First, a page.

minimalism challenges

53 Minimalism Challenges in 11 Different Categories

Have you ever played ‘Spot the Difference’ and wished life had a similar reboot button? 

Well, this reboot button can be one or more of today’s 53 minimalism challenges I will discuss in this article.

They can help you implement minimalism into your life and all the various benefits that come with it.

So, today, I will cover…

  • How you can benefit from a minimalism challenge
  • 53 minimalism challenges in 11 different categories
  • The one minimalism challenge giving you the most bang for your minimalist buck


How You Can Benefit from a Minimalism Challenge

Minimalism challenges, in their simplest form, are like fitness boot camps for your stuff and other areas of your life where minimalism can be applied. 

But instead of doing 50 squats, you’re decluttering 50 useless trinkets you’ve hoarded since 2009. 

It’s a set period where you intentionally reduce, declutter, and simplify areas of your life, be it your closet, phone, or even this sneaky emotional baggage.

But why bother you with a few or all of the 65 challenges you will learn about?


Baby Steps to Big Change: Think of the minimalism challenges as minimalism with training wheels. 

It provides structure, making the overwhelming task of decluttering feel doable. 

Today, it’s a drawer. 

Tomorrow, who knows? 

Maybe one of your ten social media accounts with 10,000 friends you wouldn’t recognize on the street.


Accountability Buddy: Doing it challenge-style often means you’re not going it alone. 

Whether it’s a group of friends or an online community, there’s a whole squad cheering you on. 

There’s nothing like peer pressure to get you moving.

By the way, here are several websites and apps where you can find accountability buddies:


Short-Term Commitment, Long-Term Gain: It’s not forever; it’s just a challenge. 

But here’s the sneaky bit: habits formed during these challenges often stick around. 

Before you know it, you’re a minimalist monk without even trying.


Bragging Rights: Successfully finishing any challenge gives you the right to flaunt it. 

“Oh, that old vase? Ditched it during my minimalism challenge!” Instant cookie points.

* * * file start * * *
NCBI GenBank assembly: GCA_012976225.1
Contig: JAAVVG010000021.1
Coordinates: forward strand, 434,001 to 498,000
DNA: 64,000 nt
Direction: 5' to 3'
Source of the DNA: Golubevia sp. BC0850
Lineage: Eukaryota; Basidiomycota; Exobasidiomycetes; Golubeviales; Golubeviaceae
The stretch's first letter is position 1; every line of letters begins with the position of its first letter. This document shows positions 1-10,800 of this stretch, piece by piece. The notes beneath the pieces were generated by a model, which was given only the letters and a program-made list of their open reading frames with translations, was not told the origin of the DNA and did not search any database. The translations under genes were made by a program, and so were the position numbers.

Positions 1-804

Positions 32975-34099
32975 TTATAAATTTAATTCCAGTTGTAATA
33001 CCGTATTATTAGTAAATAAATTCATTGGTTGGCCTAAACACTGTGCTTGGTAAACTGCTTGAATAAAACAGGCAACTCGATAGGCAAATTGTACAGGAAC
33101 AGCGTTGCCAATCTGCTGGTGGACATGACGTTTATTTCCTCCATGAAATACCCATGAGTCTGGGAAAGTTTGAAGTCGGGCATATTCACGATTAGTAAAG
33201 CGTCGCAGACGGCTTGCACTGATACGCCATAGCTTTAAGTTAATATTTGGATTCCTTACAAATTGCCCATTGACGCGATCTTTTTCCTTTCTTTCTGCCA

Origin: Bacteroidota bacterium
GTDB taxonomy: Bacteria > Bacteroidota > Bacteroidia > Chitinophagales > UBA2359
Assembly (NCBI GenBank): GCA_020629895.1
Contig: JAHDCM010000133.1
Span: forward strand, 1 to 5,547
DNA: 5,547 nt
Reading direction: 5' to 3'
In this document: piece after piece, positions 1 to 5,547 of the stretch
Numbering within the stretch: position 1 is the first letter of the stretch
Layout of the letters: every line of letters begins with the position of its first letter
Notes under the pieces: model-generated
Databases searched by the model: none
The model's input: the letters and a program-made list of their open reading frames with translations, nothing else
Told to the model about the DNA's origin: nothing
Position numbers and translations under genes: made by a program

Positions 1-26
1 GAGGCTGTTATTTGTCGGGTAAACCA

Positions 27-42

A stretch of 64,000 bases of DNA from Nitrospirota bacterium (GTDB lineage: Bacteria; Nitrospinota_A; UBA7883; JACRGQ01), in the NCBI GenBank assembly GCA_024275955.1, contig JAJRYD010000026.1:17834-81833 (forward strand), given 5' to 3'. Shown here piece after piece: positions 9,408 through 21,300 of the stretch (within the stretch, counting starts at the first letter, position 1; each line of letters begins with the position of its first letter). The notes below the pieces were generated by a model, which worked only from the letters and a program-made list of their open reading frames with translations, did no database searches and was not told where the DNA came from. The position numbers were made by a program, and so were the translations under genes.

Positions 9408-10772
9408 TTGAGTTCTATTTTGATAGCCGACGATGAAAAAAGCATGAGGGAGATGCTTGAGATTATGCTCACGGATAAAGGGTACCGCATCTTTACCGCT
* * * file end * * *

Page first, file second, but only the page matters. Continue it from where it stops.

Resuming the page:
More Fun: Gamifying an otherwise challenging task can make a habit change easier. 

So, decluttering physical and non-physical areas of your life can be thrilling, like a last-minute touchdown or finding an extra fry at the bottom of your bag.

Let’s dive into the 53 challenges, then…


The 53 Minimalism Challenges 

Remember, the goal of each challenge is to inspire you to reflect, declutter, and embrace a more mindful, simplified lifestyle. 

So, you want to choose the challenge(s) that resonate the most with you. Consider them as a menu at a restaurant.


Physical Decluttering

The 30-Day Minimalism Game: Participants discard one item on Day 1, two on Day 2, and so on until Day 30, where they toss 30 items. 

By month’s end, players will have decluttered a whopping 465 items.

Decluttering Bingo: Players use a bingo card filled with decluttering tasks. As tasks are completed, spots get marked. The aim? A straight line or full house! Whether it’s “clear out old magazines” or “donate 5 shirts”, it’s about making decluttering a game.


One Room a Week: This challenge tackles decluttering one space at a time, spanning seven days. 

Rather than feeling swamped, participants focus on revamping just one room per week, allowing deep cleaning and organization. 

Over time, the entire house gets transformed without the overwhelm. 


Donate Five Items a Day: Participants of this challenge pick five items daily from their belongings for donation. 

By month’s end, 150 items find new homes, decluttering personal space while aiding others. 


Purge Before Purchase: “Purge Before Purchase” is a mindful shopping mantra. 

Before buying a new item, participants must let go of an existing one. 

This approach curbs impulsive buys, ensures thoughtful purchases, and maintains a decluttered space. 

It’s a two-birds-one-stone solution: reigning in consumerism while keeping clutter at bay.


Digital Minimalism

Unsubscribe Day: Dedicate a day to unsubscribe from email newsletters and junk

So, it’s the digital detox your inbox desperately craves. 

You want to dive into your email and wave goodbye to those pesky, unread newsletters or promo emails. 

It’s like spring cleaning for your digital life. 


Social Media Free Weekend: Detox by avoiding social media platforms for a full weekend. 

This is akin to giving your brain a mini-vacation. 

Imagine two days without the scroll, double-tap, repeat routine. 

Instead of envying online brunches and artificial filter-applied image of staged live events and characters, you might just make your own eggs.

Who knew the real world had such high-definition? 

So, swap likes for life, even if just for 48 hours.


Clean Up Desktop Challenge: Organize and delete unnecessary files until your computer desktop is clean. 

The “Clean Up Desktop Challenge” is for those digital hoarders who can’t find their wallpaper beneath the icons. 

They go into the trash if that PDF or random screenshot doesn’t spark joy.


App Reduction: Delete one unnecessary app a day for a week.